In the first three parts of this series we looked at indicators which give us a sense of the microstructure activity of an instrument. In this last and final part, we will try to put it all in context.
Lets’ start with the first principles, the key to all that we are discussing is to see - if LOB (Limit Order Book)/Microstructure dynamics leads price change? If so, is the lead time ‘tradable’. What I mean here is, if it leads by a fraction of a second, then it’s not easy to trade on that signal, we need a lead time within which we can execute a trade.
Another way of articulating the first principle is - What moves price esp. Index Futures? What is the direction of causality as the academicians would say? Does spot/cash market lead futures or is it the other way round?
The reason it’s important to get a handle on this is, because the tools that one would design or use would need to be completely different.
For instance if the Index Futures lead price discovery, then it makes good sense to use Orderbook/Microstructure information as that would ideally precede the move in price. However, if it’s the spot or the cash market that leads, then you may want to look at indicators that capture the bias within the index constituents.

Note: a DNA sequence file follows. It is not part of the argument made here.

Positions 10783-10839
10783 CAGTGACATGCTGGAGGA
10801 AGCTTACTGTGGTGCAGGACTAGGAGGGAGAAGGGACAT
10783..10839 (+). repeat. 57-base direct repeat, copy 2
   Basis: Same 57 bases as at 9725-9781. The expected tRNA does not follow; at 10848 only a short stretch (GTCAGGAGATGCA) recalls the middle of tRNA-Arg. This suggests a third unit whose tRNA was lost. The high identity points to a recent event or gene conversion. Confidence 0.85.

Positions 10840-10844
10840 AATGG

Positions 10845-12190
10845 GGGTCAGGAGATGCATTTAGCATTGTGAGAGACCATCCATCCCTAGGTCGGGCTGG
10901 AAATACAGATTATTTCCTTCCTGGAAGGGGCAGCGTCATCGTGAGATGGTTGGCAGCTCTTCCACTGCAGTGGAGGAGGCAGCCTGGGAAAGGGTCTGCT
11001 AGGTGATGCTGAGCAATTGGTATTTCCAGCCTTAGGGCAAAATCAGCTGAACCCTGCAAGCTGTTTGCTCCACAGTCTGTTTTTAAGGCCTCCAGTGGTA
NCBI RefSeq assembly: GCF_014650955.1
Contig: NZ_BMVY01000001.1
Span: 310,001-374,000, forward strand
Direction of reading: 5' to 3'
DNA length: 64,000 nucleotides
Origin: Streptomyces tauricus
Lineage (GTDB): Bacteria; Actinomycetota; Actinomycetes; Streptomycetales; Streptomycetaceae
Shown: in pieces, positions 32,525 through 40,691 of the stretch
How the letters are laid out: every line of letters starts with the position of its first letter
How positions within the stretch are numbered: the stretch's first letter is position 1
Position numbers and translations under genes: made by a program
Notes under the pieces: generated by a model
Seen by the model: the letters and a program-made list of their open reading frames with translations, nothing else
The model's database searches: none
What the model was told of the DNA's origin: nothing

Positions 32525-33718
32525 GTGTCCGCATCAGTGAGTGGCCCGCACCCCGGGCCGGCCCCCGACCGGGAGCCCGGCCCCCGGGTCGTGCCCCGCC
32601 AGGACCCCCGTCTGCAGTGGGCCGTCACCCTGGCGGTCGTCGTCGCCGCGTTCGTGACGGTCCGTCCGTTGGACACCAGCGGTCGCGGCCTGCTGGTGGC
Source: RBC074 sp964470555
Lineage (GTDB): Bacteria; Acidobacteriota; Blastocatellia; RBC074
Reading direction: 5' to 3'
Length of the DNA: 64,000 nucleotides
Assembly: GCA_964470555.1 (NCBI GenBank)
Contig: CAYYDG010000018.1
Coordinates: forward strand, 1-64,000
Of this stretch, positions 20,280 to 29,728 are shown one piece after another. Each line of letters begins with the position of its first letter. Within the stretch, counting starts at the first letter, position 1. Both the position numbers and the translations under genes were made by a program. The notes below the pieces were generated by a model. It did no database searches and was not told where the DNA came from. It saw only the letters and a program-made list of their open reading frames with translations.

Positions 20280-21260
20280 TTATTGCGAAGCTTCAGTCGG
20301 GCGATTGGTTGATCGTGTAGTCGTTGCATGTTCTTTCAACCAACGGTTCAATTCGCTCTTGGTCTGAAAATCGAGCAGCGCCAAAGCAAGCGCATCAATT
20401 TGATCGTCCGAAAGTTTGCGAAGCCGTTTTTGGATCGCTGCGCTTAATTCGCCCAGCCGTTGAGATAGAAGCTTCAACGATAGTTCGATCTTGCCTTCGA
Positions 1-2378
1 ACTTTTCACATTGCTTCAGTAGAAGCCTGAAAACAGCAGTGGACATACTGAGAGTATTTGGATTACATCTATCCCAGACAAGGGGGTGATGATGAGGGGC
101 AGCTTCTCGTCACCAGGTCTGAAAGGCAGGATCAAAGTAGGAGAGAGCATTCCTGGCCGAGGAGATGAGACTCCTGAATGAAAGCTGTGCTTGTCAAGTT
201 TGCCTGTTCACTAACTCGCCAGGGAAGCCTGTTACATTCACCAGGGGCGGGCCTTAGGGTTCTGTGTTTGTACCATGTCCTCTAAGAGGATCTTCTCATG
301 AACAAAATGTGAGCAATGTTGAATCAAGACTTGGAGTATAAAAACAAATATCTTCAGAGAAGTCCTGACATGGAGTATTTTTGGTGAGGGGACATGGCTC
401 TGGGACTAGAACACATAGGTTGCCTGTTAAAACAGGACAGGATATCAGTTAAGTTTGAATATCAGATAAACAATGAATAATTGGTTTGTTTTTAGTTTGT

If you look at the academic literature that examines lead-lag relationships between index futures and spot, you would find indexes which fall on either ends of the spectrum in terms of their bias, almost all would be bidirectional at some points. It seems the degree of participation from Individual Investors, Domestic Institutional Investors and Foreign Institutional Investors has an effect. I am sure there are many other structural reasons which influence this lead-lag effect.
Evidence for NIFTY suggests a Spot to Futures direction of causality.
Now that we have some sense of the direction of causality, I leave it to you figure out, which indicators (in a shorter time frame) would better predict NIFTY Futures. It’s also worth exploring if this lead time between the Spot and futures market is “tradable”.